- the intensive care bedroom
- the birthing suite, and
- emergency resuscitation bay.
Through a shared facility, people on the Sunshine Coast can get the skills they need in the area’s biggest employing industry.
That’s the type of forward planning and coordination we need and we need this across the country.
Skills is fundamentally about the potential of people not just curriculum and courses.
Next, if I think about other policies that are crucial – my second priority is industry policy which is central to our ability to play to our strengths.
That is about unleashing the potential of whole sectors across the country.
The challenge we face is getting this conversation unlocked from its historical stranglehold of picking winners.
We can go around and around in circles having an argument about this but the reality is that there are a couple of things we do have to focus on.
Let’s take the lessons from other countries that do this well and focus our efforts, whether it be expenditure or policy, where we can:
- accelerate investment
- incentivise, and
- drive creative collaboration between universities and businesses.
We can’t choose one thousand things – we really do have to narrow it down to about ten.
And we have to be focused enough to say – if these are the ten things that the country is the best at or can be the best at – we can’t put roadblocks in the way of getting even better at them.
Then we need to get the policy settings right to encourage the investment, collaboration and incentives I am talking about.
This will drive commercialisation.
We will need to take stock and decide what the competitive reality of focusing on our areas of strength and comparative advantages really means.
This starts by concentrating on the areas where we already beat the rest of the world – things like mining, oil and gas, and agriculture.
When people call these areas ‘the old economy’, I get really annoyed.
Resources and agriculture are still at the frontline of our competitive advantage.
They are no longer the industries they once were and are continually adapting as technology, circumstances and markets change.
Our resources giants have evolved into manufacturing and technology companies.
Resource management is a capability that powers up many companies across many industries.
BHP, Rio Tinto and Fortescue are among the lowest cost iron ore producers in the world.
And here on the Sunshine Coast you know all about how agriculture is innovating to get premium value-added products into lucrative markets.
This sector is readily adopting advances in technology.
Farming communities are constantly finding new ways of doing things better.
Playing to our strengths means evolving our existing industries as well as developing new ones.
Together this will drive our recovery, set us up for the future and create new and highly skilled jobs.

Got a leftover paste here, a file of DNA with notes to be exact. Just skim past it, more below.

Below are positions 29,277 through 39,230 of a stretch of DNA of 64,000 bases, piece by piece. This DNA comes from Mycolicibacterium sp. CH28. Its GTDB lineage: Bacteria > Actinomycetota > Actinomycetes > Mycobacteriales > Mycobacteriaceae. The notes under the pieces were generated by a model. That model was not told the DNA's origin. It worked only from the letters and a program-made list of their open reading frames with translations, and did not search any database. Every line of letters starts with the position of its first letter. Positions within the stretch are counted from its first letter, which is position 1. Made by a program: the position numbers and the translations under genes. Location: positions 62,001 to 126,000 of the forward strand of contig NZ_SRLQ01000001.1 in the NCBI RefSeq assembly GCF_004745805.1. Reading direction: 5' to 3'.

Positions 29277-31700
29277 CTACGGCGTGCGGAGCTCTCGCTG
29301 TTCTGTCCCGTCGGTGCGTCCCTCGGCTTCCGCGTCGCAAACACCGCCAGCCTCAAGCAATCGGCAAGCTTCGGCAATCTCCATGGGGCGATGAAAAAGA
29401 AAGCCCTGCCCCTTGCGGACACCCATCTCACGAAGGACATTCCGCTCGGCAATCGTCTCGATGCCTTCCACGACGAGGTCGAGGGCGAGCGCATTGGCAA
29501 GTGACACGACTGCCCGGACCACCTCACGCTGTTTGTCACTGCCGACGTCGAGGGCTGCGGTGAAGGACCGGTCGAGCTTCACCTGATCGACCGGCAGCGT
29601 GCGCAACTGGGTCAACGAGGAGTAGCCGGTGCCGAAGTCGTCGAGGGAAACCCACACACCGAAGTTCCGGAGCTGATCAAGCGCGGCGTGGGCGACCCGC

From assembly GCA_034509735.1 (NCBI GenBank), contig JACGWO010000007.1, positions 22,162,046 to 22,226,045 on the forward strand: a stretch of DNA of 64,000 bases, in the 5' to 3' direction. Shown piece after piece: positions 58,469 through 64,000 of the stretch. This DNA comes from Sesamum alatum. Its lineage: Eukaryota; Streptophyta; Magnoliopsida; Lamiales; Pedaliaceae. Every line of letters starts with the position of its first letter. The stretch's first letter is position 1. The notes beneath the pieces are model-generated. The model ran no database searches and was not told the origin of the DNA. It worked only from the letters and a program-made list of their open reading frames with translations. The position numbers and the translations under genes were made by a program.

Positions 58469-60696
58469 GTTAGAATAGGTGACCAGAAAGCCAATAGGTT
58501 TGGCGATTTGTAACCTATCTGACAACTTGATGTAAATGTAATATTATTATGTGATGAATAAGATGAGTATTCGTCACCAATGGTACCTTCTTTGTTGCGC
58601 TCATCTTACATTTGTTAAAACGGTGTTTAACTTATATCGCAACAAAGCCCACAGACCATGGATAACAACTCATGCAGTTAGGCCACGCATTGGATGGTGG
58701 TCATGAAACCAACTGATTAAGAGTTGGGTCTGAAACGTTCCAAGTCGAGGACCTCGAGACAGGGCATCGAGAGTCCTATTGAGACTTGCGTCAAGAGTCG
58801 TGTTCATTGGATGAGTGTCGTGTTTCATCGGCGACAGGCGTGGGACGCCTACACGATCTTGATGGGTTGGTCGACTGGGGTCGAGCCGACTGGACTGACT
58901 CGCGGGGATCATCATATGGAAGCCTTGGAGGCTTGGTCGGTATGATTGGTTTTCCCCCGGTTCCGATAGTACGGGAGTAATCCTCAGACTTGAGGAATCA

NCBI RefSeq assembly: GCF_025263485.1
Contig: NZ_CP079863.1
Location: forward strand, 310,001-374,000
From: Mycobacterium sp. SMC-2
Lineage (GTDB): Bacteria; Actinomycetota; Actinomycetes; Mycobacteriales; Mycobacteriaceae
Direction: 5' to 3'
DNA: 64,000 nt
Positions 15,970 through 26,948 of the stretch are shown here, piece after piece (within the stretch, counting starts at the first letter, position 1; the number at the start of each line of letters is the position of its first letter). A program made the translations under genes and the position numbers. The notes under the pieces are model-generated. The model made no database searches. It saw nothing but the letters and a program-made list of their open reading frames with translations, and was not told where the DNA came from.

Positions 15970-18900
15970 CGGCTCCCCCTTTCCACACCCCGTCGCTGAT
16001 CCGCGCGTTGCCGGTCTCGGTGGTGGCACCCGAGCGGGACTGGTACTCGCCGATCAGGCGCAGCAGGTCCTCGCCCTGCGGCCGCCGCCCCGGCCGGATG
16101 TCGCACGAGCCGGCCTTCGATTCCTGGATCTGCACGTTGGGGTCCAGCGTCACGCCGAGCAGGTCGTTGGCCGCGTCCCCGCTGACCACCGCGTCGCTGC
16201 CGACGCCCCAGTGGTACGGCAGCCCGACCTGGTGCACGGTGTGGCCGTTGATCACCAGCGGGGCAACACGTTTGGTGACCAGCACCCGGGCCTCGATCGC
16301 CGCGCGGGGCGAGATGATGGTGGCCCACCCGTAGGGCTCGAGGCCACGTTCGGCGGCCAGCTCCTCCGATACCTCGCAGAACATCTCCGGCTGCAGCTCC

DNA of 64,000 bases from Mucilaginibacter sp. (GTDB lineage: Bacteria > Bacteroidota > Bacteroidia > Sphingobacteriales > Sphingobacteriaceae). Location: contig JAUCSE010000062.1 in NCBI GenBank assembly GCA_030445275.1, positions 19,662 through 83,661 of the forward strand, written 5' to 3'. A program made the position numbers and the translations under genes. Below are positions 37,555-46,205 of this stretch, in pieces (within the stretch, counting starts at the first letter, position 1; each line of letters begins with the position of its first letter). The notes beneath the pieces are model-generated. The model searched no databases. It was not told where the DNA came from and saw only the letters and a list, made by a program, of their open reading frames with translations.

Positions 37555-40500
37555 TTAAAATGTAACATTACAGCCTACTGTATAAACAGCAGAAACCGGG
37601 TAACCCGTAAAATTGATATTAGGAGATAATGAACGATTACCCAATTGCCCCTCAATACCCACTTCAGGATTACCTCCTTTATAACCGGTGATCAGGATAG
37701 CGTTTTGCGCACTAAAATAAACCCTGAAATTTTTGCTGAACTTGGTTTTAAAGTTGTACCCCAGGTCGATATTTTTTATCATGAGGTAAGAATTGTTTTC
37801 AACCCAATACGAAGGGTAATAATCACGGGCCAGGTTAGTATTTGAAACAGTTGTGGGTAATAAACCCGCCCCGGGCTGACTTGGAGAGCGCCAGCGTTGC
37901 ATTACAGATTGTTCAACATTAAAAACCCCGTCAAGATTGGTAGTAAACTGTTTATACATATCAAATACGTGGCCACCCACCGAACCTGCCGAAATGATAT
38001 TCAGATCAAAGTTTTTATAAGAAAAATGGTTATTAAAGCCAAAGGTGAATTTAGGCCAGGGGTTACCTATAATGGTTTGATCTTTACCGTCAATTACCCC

We should start to think about ourselves in terms of our potential growth in the South-East Asian region in advanced manufacturing.
What do I mean by that?
This involves new techniques and new technologies in areas such as additive manufacturing, advanced food manufacturing, and making components that are central to global supply chains.
If you think about satellites, defence, autonomous and renewable energy projects all of them are going to require specialist componentry.
All of these things are going to have highly specialised parts and specialised capabilities.
And advanced food manufacturing means we can do so much more than export raw produce – we can value add and use the manufacturing methodology to get it to scale.
If I’m a specialist manufacturer, where would I want to be?
I would want to be near an international airport, a very high-quality set of education institutions, a terrific lifestyle – and I would want a streamlined approach to getting my plant and equipment established.
Ahead of this year’s October budget, the federal government announced a targeted strategy to usher in a new era of Australian manufacturing by making it easier for business to:
- commercialise ideas into high-value products
- compete for lucrative overseas markets
- create new highly skilled jobs, and
- grow to scale.
Through its $1.3 billion Modern Manufacturing Initiative, the government plans to leverage co-investment across six priority areas where Australia has a competitive advantage.
These areas are:
- resources technology and critical minerals processing
- food and beverage
- medical products
- recycling and clean energy
- defence, and
Australia is in the right part of the world with the right products and services at the right time but our economy won’t become stronger by doing nothing.
The way we ensure we get the most out of our industry policy is through a place and precinct level.
It’s where you have the opportunity to scale up.
It’s where industry truly partners with government and academia.
If we really want to do this properly, we need to collaborate with universities.